The Katharine Terry Dooley Endowment Fund, established in 2000 to support projects of peace and justice initiated by Saint Mary’s students, awarded junior Brianna O’Brien and senior Jessica Richmond grants this year for taking action against social injustice.Working toward a degree in social work, O’Brien said she hopes to one day go into policy or politics. She will use the grant to address ethical consumption in a project titled “Food for Thought: A Sustainable Approach to Consumption,” she said.Raising awareness of ethical consumerism can foster a natural inclination toward sustainability, O’Brien said.“Know what you are contributing to when you buy something … by buying those out-of-season strawberries, you are contributing to the emission of fossil fuels and use of non-renewable resources,” she said. “The only way these unethical and unsustainable practices can continue is if we keep demanding their products.”Educational events throughout the school year as well as the creation of ethical consumption fact fliers will raise awareness about the issue, O’Brien said. She said she intends to bring in local community leaders such as Chicory Café, the Purple Porch Co-op and the Humane Society to highlight examples of ethical consumption.“At Saint Mary’s College and the University of Notre Dame, there is definitely a lack of ethical consumerism,” she said. “Students walk around with clothing items, accessories and foods that directly contradict the way in which our schools’ mission statements call for us to act as responsible, ethical students.”O’Brien said delving into the issue of ethical consumerism opened her eyes to the difficulty of meshing sustainable changes with modern day culture that values Nike shoes over the quality of another human’s life. However, O’Brien said she believes in the saying “knowledge is power” and hopes to use knowledge to influence other students.“I understand that it can be hard to incorporate sustainable, ethical changes into our lives, but this is the world we have to live in,” she said. “There is nowhere else for us to go, and things are going to continue worsening unless we make major changes. … It is as simple as going to the thrift store instead of the mall when in need of a pair of pants.”Senior Jessica Richmond said she plans to use the Dooley Grant to initiate conversation on the objectification of women through a poster campaign and screening of the documentary “Miss Representation” followed by a discussion panel, she said.“The need for women to be respected and valued as a whole is immense,” she said. “By showing this documentary, I see a conversation being started that will spill over into the community. … Hopefully, if nothing else, it will make people aware of the things they condone and possible ways to change that.”By sharing the film with college and local area high school students, Richmond said she hopes to work with the students to address the seeds of female objectification at a young age. Her work with young children at the Early Childhood Developmental Center instilled in her a desire to positively influence the lives of young girls, she said.After watching the documentary as a college sophomore, Richmond said she was inspired to share the message with classmates, friends and family. Through the Dooley Grant, she said she now has the opportunity to achieve this goal.“Women are 51 percent of the population and yet they are facing great adversity on a daily basis,” she said. “This documentary shows the forces which feed this national epidemic of objectification of women.”Richmond said she intends to hold a discussion panel following the documentary to enable viewers to connect the film with issues on and around campus. Such a discussion will also lead to a proactive action conversation, she said.“This project is all about awareness and the ability to be aware of the things we mindlessly condone on a daily basis,” she said. “We are doing the first injustice by staying quiet about issues like this one. We, as an all women’s college, need to be having these sorts of conversations about what society is doing to women.”Through their projects, both Richmond and O’Brien have the opportunity to explore their social justice interests and share these interests with the surrounding community, philosophy professor Adrienne Lyles-Chockley said. By examining the root causes of these social problems and applying this knowledge to create their own responses, Chockley said the two students are excellent examples of the goal behind the Dooley Grant.Tags: action against social injustice, Dooley Grant, Katharine Terry Dooley Endowment Fund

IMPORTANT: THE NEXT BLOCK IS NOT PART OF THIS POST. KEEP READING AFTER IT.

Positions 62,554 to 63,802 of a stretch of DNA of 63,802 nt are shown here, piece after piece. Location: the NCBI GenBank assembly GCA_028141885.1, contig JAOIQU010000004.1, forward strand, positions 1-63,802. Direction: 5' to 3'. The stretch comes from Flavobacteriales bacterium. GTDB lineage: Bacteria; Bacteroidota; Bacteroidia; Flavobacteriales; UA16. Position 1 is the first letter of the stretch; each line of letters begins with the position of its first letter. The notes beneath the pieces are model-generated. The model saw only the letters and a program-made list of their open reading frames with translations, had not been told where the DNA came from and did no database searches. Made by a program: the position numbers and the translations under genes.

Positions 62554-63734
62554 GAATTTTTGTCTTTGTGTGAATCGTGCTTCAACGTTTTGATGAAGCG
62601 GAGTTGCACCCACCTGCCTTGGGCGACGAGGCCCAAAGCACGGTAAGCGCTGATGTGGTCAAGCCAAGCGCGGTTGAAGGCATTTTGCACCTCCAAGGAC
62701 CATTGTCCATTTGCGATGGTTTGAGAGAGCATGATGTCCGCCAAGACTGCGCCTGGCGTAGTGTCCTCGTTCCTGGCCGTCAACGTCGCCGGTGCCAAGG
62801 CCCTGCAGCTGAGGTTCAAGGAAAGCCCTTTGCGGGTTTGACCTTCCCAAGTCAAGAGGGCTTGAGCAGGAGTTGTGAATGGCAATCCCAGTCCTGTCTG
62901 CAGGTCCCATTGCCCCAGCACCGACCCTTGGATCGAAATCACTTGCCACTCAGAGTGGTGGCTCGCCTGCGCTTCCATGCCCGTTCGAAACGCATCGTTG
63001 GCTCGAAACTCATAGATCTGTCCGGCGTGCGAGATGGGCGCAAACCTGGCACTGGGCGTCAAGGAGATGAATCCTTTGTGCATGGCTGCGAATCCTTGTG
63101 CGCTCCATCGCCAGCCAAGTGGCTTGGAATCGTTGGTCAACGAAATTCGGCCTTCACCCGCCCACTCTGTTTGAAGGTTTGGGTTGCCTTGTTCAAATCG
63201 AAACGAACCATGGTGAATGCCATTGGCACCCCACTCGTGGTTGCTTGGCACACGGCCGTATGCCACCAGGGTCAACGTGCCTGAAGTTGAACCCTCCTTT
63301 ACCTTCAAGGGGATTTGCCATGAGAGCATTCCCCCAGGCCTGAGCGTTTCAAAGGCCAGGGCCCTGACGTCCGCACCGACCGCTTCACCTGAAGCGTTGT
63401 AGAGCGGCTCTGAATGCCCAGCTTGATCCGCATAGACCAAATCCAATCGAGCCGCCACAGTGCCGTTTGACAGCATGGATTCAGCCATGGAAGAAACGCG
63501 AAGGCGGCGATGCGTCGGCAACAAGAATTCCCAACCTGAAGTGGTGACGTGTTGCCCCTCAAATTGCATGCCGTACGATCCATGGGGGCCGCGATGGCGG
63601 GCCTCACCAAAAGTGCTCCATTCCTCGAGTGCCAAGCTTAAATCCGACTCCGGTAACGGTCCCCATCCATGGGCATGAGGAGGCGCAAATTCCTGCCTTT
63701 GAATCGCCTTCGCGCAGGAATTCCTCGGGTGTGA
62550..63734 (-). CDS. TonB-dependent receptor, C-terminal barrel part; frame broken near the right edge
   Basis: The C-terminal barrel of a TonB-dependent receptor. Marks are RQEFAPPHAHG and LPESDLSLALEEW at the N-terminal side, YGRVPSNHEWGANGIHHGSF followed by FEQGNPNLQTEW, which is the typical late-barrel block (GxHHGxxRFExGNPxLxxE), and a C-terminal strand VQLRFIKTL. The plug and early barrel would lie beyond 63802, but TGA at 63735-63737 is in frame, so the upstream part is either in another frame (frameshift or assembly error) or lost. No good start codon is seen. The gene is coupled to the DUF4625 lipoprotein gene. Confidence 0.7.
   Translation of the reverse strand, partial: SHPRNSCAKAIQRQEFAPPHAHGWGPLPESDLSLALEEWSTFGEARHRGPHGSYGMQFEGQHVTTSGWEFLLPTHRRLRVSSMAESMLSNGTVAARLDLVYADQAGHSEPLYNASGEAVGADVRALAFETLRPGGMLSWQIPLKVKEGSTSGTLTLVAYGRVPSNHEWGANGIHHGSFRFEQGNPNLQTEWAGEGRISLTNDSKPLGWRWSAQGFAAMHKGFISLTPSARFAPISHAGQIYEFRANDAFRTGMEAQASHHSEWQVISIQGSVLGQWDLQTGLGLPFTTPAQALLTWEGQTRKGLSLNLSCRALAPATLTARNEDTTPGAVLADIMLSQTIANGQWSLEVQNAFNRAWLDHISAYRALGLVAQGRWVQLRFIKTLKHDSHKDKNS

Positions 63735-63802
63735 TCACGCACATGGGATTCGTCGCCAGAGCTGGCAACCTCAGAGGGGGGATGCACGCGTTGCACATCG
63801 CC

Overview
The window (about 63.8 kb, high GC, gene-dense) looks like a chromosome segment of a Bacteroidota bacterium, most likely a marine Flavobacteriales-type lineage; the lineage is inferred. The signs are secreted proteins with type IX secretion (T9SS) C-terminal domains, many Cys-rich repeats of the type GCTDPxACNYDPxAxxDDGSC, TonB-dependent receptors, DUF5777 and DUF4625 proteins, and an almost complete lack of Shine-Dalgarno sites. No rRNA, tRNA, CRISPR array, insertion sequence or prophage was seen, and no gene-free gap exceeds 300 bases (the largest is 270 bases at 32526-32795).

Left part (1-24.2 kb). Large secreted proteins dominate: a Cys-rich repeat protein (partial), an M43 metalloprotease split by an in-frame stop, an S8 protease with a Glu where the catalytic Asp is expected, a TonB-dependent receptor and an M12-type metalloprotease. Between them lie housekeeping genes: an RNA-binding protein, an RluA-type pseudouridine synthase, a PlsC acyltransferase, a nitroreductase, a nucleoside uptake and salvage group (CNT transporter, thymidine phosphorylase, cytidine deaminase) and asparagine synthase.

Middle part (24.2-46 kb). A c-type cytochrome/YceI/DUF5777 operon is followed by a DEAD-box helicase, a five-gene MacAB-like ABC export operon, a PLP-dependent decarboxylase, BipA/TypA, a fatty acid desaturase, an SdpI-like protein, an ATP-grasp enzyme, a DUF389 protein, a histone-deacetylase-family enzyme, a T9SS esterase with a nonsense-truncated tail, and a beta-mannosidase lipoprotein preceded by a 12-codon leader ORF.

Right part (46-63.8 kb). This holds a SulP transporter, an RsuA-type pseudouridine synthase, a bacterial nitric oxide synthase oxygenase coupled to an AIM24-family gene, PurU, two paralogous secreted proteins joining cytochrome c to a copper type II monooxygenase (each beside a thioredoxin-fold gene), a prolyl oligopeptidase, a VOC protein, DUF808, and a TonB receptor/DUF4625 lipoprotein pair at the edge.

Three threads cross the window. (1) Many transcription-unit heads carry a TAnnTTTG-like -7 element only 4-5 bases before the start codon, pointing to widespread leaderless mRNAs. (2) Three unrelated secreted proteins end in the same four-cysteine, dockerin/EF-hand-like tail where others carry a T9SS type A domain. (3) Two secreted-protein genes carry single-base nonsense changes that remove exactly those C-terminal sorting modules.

Thriller – Live celebrates the career of the world’s greatest entertainer and undisputed King of Pop, Michael Jackson. Among the songs featured in the show are “I Want You Back,” “I’ll Be There,” “ABC,” “Man in the Mirror,” “Billie Jean,” and many more. To bring life to such hits, Thriller – Live includes video footage combined with choreography. Starting with the woman in the mirror? Pop star Cleo Higgins will make her West End debut in Thriller – Live, the tribute concert featuring the songs of Michael Jackson and The Jackson 5. Higgins will begin performances on June 24, direct from touring the U.K. and Europe. Helmed and choreographed by Gary Lloyd, the MJ celebration is currently playing at the Lyric Theatre, where it opened in 2009. Higgins, the lead singer of the 90s pop group Cleopatra, was signed to Madonna’s Maverick lavel at the age of 13. Last year, she auditioned for the U.K.’s The Voice and landed a spot in the semi finals. She also starred in the TV series Comin’ Atcha!, which was loosely based on her time as a member of Cleopatra. View Comments